The Great Cat Massacre

At first glance, “Workers Revolt” from The Great Cat Massacre and Other Episodes in French History by Robert Darnton seems to be about a senseless killing of cats. However, we quickly learn that it is about much more than that. In this essay, examine how class conflict plays a role in the chapter “Workers Revolt.” Also address, how are the individuals in this story experiencing conflict?This paper must be at least 600 words and have a thesis statement that provides a decisive argument that answers the question above.You may only use the following approved sources in your paper (please note that any use of external internet sources is prohibited):* “Worker’s Revolt” in The Great Cat Massacre and Other Episodes in French Cultural History by Robert Darnton*The West in the World by Dennis Sherman and Joyce Salsibury Volume II*“Cultural History I: what’s in a name?” http://www.history.ac.uk/makinghistory/resources/articles/cultural_history.html
Paper Formatting
• All papers should be double-spaced, 12 point Times New Roman, and have 1-inch margins.• Each page should have the course number and your last name in the upper left hand corner. You will have a page number on every page except the title page in the bottom center of the page.• You must have a header that is on every page and it should have the course number and your name. Example: HIST 102/Jane Doe.• Indent every paragraph and remember a paragraph is at least 3 sentences long.• You must cite your sources in Chicago Manual of Style. There is a sample in the same document as the title page sample. This is exactly how you should footnote any quotes are parts of the book you paraphrase in your paper.•Paper Guidelines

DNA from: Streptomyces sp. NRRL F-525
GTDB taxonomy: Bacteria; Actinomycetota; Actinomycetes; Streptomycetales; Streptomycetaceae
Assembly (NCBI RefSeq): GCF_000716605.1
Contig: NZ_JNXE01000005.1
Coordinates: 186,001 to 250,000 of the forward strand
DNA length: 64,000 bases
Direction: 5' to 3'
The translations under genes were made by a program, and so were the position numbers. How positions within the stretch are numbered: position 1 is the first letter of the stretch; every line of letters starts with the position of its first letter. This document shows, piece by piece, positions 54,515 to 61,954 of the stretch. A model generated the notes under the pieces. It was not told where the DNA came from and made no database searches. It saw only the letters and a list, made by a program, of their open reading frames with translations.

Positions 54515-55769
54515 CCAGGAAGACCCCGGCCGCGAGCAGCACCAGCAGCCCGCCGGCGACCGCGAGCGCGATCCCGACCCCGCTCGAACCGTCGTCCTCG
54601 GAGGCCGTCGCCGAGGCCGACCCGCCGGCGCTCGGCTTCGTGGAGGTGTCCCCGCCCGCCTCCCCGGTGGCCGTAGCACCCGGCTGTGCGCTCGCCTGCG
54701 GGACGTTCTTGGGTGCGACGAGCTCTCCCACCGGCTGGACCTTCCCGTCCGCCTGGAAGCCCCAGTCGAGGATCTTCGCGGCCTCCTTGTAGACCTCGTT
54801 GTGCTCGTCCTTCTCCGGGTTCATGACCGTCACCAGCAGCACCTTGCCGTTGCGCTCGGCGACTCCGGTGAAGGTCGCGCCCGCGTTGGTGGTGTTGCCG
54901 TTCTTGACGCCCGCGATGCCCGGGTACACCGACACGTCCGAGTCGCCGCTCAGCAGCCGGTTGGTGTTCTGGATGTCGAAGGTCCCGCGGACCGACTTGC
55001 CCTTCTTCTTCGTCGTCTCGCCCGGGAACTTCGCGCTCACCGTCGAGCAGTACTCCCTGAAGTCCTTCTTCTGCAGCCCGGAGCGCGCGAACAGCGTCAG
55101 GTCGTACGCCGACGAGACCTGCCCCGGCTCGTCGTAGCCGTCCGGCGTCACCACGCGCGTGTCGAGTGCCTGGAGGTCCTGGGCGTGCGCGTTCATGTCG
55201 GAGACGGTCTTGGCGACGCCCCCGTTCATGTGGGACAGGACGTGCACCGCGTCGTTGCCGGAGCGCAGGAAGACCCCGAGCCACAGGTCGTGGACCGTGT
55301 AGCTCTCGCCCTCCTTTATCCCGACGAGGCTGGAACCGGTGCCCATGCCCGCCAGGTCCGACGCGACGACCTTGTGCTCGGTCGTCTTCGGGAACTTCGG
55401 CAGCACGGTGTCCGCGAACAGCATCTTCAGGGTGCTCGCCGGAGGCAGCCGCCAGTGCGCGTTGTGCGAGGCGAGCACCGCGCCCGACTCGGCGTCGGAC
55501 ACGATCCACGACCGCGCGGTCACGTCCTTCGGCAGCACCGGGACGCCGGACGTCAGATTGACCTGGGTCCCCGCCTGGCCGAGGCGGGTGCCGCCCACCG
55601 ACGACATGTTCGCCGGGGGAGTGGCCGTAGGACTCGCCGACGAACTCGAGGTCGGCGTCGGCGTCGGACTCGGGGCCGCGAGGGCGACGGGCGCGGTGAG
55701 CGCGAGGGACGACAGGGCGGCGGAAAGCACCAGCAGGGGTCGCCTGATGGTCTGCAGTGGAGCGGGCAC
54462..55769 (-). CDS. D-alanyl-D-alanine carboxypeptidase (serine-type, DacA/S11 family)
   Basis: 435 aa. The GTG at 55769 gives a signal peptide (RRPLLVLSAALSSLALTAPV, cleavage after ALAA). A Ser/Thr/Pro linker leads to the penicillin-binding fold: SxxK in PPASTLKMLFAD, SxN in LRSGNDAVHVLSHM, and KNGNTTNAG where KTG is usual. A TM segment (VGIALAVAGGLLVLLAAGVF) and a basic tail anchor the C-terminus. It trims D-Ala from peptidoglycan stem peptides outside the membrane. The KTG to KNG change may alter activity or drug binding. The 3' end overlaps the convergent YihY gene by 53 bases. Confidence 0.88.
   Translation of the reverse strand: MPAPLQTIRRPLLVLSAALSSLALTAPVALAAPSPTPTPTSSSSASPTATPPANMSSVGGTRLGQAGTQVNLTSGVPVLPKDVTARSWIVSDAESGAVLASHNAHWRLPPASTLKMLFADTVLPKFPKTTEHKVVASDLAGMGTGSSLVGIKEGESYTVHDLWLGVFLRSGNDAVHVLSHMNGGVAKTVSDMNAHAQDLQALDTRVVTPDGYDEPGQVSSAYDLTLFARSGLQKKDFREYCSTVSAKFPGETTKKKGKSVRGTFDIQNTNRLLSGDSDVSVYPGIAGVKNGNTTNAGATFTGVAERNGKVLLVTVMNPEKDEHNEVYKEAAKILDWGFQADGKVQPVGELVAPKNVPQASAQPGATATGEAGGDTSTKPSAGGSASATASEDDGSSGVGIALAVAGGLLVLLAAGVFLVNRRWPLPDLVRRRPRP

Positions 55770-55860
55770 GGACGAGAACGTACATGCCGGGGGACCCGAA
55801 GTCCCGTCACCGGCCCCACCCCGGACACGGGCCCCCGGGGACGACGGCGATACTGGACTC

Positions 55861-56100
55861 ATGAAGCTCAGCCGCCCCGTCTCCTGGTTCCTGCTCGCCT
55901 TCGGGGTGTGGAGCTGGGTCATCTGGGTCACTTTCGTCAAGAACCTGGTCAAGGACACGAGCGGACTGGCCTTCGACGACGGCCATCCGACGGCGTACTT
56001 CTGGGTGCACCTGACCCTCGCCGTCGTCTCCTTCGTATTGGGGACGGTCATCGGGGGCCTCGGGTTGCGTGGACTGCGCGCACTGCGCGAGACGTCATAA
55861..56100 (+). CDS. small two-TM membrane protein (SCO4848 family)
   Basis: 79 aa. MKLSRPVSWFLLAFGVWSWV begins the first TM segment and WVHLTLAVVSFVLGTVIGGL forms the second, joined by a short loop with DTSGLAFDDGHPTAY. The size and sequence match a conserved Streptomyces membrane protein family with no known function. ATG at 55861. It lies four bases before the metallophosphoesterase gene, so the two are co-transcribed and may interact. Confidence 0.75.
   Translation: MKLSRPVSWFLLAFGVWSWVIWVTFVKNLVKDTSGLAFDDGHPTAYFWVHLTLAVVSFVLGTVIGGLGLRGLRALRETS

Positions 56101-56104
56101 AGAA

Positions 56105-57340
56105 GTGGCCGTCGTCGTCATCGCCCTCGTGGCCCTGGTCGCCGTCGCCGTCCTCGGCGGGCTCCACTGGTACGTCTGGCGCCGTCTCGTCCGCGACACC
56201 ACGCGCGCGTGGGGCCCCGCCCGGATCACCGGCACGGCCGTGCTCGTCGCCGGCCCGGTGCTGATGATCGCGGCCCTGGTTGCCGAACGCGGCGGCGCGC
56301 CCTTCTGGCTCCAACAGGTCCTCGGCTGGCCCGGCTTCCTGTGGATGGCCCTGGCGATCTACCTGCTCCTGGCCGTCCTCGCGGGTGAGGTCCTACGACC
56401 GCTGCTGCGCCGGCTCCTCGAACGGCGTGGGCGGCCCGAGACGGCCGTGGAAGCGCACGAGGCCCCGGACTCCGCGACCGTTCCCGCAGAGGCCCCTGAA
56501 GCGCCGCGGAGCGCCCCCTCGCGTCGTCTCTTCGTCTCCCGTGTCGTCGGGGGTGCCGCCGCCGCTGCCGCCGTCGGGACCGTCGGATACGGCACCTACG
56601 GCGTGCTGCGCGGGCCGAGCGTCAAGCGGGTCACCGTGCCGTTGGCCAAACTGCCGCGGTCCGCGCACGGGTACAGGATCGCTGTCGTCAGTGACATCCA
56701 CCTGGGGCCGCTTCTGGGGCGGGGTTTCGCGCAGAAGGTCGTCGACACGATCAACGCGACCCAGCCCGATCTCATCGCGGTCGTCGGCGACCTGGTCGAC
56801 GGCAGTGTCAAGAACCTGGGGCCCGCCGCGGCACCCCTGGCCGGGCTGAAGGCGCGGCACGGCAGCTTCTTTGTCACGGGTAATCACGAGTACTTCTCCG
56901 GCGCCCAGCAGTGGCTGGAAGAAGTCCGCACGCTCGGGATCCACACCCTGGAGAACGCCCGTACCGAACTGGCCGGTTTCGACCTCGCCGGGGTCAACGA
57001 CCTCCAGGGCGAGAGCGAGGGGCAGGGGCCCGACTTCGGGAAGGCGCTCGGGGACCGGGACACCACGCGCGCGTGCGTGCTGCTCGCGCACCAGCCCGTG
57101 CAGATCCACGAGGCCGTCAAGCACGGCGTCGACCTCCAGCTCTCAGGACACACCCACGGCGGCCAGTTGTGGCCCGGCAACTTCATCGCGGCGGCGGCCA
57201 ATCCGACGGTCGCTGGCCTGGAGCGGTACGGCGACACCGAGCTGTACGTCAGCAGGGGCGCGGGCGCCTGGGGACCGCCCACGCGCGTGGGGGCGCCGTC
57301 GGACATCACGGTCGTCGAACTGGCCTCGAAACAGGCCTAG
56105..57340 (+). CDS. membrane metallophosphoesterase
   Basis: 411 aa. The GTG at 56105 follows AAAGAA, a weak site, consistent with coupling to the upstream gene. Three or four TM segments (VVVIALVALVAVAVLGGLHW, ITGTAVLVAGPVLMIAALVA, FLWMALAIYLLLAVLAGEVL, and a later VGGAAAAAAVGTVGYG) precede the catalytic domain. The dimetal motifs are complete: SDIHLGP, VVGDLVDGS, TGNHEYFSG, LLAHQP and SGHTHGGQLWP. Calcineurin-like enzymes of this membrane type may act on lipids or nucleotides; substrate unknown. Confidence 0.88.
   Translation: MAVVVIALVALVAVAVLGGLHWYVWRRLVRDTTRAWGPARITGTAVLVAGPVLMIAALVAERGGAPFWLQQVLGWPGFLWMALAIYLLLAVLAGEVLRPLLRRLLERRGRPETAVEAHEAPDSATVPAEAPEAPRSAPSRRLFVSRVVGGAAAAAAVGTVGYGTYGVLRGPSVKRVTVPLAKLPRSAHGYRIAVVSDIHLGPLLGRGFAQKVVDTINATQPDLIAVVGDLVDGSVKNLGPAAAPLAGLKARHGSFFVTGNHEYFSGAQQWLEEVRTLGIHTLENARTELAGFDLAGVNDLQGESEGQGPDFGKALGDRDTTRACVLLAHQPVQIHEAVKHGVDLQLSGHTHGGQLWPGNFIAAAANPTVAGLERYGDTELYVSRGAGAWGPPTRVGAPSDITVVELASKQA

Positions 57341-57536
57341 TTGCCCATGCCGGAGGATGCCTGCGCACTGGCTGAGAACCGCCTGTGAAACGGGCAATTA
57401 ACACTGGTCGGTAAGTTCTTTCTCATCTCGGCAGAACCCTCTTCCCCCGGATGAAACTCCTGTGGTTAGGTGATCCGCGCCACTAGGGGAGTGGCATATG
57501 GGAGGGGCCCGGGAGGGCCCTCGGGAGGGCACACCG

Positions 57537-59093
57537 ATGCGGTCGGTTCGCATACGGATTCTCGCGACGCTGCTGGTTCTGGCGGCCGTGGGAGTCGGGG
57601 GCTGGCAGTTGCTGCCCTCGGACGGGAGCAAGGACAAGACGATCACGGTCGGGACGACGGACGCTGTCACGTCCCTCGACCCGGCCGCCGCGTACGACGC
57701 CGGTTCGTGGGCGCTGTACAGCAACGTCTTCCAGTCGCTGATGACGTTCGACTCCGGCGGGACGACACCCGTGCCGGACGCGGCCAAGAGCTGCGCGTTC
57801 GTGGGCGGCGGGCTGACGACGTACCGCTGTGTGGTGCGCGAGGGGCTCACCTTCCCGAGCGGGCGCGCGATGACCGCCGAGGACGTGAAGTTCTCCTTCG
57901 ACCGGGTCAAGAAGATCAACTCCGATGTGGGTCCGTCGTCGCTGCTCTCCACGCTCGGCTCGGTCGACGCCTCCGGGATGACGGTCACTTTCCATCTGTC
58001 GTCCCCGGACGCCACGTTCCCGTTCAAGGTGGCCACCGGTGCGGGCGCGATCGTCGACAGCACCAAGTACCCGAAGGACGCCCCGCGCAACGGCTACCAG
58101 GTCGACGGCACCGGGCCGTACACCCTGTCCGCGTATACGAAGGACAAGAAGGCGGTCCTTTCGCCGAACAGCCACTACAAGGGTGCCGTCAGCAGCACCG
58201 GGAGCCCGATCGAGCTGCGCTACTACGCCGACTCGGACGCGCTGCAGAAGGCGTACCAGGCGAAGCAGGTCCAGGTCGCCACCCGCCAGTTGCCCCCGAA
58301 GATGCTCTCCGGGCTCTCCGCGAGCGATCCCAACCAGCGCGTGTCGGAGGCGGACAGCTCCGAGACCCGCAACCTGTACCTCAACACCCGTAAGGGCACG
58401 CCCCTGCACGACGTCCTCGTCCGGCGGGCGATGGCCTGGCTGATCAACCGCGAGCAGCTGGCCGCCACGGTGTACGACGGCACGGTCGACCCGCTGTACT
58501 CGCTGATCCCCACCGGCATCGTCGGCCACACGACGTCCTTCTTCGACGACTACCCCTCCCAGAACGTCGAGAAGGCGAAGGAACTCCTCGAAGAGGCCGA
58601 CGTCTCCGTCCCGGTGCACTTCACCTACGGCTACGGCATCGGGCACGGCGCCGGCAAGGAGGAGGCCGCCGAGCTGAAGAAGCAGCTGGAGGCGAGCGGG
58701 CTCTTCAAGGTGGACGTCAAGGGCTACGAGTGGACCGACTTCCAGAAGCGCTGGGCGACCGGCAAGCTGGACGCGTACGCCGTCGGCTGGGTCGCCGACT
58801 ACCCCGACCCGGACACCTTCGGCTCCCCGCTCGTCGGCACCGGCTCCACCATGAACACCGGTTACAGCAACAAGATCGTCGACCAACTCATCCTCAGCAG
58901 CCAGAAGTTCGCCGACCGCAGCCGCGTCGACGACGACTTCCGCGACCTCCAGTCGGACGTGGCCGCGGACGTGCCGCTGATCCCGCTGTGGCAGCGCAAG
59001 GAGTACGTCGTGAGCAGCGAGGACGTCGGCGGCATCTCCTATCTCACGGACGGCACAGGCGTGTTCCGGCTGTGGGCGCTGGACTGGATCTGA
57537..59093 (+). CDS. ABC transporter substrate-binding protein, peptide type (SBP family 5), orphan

A) A formal history paper must have a strong introduction and clear thesis. Your introduction must concisely and clearly explain what your paper is about. The thesis isthe stated central argument around which your paper is based. The goal of the paper will be to convince the reader of the truth of your argument, so it is absolutely necessary that the reader knows what that argument is.
B) A historical paper must provide clear analysis of its evidence, revealing and explaining to the reader the information that proves its point(s). Once you have decided on an argument (which will likely come to you after you have read a good deal of the book), you must then go about proving it. You cannot merely tell the reader that what you argue is true; you must show your reader what you argue is true. Make sure that every assertion is backed by evidence. Leave out material that does not matter with regards to your thesis. Use judiciously selected quotes from your source(s) to show exactly why you are arguing your points.C) An essay should be logical in its organization at every level. Make sure that sentences make sense and contribute to the overall argument of the paper. Make sure that adjacent sentences relate to one another. Each paragraph should focus on one idea or topic. Like sentences, paragraphs should flow from one to the next with meaningful transitions. The entire construction of the paper should be working in an orderly fashion to build support for your thesis.